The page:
The Importance of Buzzwords for SEO

The general consensus amongst industry professionals on the Web is that tech jargon, or any jargon, for that matter, is bad. Some professionals seem to use industry buzzwords as a way to intimidate clients; often, clients will agree to actions or projects that may not be truly beneficial to their business for fear of requesting that a specific term be defined. Other times, it's believed that those who use buzzwords come across as ignorant; clients may feel as though the individual in question is hiding behind a smokescreen, relying on such terms to sound more knowledgable than he or she may actually be.

Many professionals bemoan the prolific use of jargon in the marketing and technology industries especially. 'I don't see the buzzword craze stopping,' says Brett Good, an executive with staffing firm Robert Half International in a USA Today interview. 'In some ways, it's almost becoming filler, like 'um' or 'ah.'... It's something that's just been built into the lexicon of American business.'

On the other hand, it's important for any digital agency to understand the terms and phrases exclusive to a client's industry. In an agency like RepEquity, client work can involve multiple industries, from other technology companies to health care to e-commerce. By taking the time to study each client's arsenal of work terms, communication between the two firms will not only improve, but the digital agency can more accurately meet the client's goals in a concise and effective manner.

At RepEquity, making sure our clients understand our processes every step of the way is important to us, and we certainly avoid confusing clients by using jargon with which they may not be familiar. One of our major practice areas, however, is search engine optimization, where we've found that the use of relevant lexicon can be surprisingly helpful.

For example, when optimizing a website for SEO, it's important to consider the types of people who will be searching for the site. When appealing to a wide audience, it may be necessary to include the terms for which the average, casual searcher may query as well as those employed by the more tech-savvy searcher, whose search terms are more likely to be esoteric buzzwords or jargon.

Another important aspect in the relationship between jargon and SEO is the ever-changing algorithms of the three major search engines. One of the more recent developments, according to Steve Wanczyk, RepEquity's Vice President of Search and Social Media, is the inclusion of a value judgement for specific words. As RepEquity monitors how this change manifests itself within the search engine's more permanent algorithm, it's possible that certain buzzwords will take on more weight within search engine results than others. Another technique we're testing is getting a site to rank for a specific keyword without ever using that keyword in the site's tags -- it's all about related terms and industry terminology! Below, we've included a few terms that we find are often confusing to clients or those new to the field of search engine optimization.

  • Anchor Text - The clickable word or phrase that appears in a hyperlink; search engines use this word or phrase as an indicator of the content of the page to which it links.
  • Black Hat - A method of search engine optimization that employs unethical methods; this often includes the creation of multiple spam page and link-buying.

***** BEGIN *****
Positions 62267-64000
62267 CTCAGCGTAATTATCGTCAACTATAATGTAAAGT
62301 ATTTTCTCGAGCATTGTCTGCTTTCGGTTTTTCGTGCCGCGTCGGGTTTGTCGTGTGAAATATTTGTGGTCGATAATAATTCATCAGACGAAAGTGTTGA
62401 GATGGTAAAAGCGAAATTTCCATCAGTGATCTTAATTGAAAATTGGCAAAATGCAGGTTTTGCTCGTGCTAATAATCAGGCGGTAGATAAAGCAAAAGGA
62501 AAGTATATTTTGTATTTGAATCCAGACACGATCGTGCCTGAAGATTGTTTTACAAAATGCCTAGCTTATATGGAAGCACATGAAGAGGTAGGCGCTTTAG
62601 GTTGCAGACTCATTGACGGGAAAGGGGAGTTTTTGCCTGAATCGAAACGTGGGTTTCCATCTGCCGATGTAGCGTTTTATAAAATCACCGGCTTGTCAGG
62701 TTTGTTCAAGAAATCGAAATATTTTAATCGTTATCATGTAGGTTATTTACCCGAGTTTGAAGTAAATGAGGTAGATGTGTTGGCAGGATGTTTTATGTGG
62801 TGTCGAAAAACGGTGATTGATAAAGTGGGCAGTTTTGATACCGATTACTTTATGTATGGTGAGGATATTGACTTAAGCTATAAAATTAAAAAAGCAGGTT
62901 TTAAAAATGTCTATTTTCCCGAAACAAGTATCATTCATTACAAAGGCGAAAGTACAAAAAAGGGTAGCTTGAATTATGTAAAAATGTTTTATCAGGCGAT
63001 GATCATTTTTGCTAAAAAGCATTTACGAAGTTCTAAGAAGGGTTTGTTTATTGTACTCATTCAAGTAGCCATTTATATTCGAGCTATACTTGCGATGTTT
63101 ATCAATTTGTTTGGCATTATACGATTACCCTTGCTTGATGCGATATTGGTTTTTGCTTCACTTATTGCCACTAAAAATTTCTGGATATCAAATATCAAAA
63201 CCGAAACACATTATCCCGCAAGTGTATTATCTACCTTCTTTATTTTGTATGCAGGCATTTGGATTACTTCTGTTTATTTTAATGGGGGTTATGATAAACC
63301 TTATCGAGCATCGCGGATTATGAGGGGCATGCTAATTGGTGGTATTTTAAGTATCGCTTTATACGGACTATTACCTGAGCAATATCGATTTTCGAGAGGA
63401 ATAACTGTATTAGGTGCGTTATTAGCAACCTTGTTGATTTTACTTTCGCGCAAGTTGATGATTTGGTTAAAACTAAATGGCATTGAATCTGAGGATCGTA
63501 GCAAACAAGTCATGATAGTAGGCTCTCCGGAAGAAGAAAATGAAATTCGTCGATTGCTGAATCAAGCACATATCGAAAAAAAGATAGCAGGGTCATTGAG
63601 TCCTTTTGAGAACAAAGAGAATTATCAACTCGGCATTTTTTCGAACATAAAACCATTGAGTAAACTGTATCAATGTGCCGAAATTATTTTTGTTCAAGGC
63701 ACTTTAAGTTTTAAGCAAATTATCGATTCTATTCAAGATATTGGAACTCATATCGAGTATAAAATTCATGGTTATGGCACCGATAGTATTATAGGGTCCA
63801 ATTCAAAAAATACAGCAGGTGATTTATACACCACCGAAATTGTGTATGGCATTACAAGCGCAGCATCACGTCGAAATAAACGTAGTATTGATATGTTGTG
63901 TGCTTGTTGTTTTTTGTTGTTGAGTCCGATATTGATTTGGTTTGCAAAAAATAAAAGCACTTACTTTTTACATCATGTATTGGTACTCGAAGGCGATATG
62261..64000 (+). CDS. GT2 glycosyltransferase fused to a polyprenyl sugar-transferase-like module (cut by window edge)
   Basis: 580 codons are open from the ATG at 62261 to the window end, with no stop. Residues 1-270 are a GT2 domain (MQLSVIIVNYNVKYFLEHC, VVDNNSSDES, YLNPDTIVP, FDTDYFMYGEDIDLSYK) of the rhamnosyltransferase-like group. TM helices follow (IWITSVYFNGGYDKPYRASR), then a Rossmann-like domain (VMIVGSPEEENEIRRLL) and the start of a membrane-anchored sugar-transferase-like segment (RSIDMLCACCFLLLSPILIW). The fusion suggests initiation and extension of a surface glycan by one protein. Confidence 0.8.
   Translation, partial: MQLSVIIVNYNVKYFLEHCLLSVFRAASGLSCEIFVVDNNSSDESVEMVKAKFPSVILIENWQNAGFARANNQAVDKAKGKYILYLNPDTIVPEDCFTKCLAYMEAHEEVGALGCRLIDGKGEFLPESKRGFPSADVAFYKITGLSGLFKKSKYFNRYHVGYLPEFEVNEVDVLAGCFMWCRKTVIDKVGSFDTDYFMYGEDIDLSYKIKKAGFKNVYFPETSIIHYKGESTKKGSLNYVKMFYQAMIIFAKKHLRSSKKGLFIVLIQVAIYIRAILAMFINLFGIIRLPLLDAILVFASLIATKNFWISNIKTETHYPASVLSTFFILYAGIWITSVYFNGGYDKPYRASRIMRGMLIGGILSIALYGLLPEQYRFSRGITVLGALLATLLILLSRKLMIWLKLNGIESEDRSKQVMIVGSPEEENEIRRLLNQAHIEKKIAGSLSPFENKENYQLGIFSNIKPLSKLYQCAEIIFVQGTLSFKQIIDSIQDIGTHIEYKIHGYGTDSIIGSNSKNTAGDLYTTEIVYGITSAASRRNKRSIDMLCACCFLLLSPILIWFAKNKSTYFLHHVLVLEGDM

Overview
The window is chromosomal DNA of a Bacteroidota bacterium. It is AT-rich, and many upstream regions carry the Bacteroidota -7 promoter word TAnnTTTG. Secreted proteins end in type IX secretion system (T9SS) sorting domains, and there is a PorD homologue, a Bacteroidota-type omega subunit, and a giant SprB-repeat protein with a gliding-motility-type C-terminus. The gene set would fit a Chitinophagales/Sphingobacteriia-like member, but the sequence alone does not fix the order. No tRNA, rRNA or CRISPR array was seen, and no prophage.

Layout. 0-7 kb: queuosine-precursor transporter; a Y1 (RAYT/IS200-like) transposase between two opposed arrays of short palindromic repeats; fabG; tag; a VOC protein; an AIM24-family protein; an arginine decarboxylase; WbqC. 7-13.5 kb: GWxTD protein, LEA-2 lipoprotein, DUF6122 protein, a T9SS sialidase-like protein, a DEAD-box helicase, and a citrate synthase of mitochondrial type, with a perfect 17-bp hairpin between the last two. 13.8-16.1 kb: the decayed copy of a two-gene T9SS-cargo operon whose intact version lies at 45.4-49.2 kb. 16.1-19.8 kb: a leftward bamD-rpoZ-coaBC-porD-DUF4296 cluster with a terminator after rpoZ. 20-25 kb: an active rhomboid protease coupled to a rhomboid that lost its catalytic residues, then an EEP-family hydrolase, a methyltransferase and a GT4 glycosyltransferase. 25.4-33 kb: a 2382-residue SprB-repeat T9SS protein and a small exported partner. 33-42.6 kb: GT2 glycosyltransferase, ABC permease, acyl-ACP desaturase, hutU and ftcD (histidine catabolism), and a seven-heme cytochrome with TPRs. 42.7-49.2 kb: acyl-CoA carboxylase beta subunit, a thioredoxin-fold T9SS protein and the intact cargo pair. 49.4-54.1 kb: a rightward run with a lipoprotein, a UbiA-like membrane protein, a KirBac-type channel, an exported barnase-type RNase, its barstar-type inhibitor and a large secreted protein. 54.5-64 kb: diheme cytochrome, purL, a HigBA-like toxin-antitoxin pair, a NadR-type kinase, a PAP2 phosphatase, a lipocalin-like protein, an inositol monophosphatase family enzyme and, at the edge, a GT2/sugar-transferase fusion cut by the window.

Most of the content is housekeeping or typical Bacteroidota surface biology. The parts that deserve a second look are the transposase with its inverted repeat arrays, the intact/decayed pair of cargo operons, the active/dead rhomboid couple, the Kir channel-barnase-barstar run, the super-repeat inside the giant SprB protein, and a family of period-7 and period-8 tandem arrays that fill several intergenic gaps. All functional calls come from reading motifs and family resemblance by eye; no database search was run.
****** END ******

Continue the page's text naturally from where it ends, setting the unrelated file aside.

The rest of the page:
• Canonical Issues - Also known as duplicate content, the canon refers to the original or official version of a block of content. Search engines will often penalize a site with duplicate content, but the issues can be resolved by using a no-index meta tag or 301 server redirects.
  • Crawler - A program that searches the Internet by way of the link structure in order to create an index of data; also known as a spider or bot.
  • Meta Tags - Elements of HTML or XHTML that are used to provide information about a website for use by search engines. The information about your site listed in the meta tags is the description that appears under your URL on search engine result pages, the first impression that visitors will have of your site.
  • Natural (Organic) Search Results - Websites that appear on search engine result pages because of their high quality; is not a paid listing.
  • Reciprocal Links - Formed when two sites link to each other; can be overlooked by search engines as low-level links because of the likelihood that the sites are related or maintained by the same person. An outlink (or outgoing link) is a link that goes from your site to another; an inbound link is a link to your page from another website.
  • SEM - An umbrella term of sorts that is short for search engine marketing. It includes all the actions taken to promote a website for optimal viewership within search engine rankings, including SEO, paid listings, website analytics and more.
  • SEO - Short for search engine optimization, or the practice of modifying websites to have them appear higher on a search engine's result pages as a way to attract more visitors.
  • SERP - An acronym for search engine results page, or the list of websites returned when a phrase or keyword is queried in a search engine like Google, Yahoo or Bing. It is unusual for someone to go past the first or second page of search engine results when looking for a website.
  • Web 2.0 - A site that encourages interaction with the site or among visitors; often associated with social media.
  • White Hat - SEO techniques that comply with industry best practice guidelines and do not unfairly manipulate search engine result pages.
  • Algorithm - A set of rules or processes employed by a search engine to determine which websites should be returned for specific search queries.

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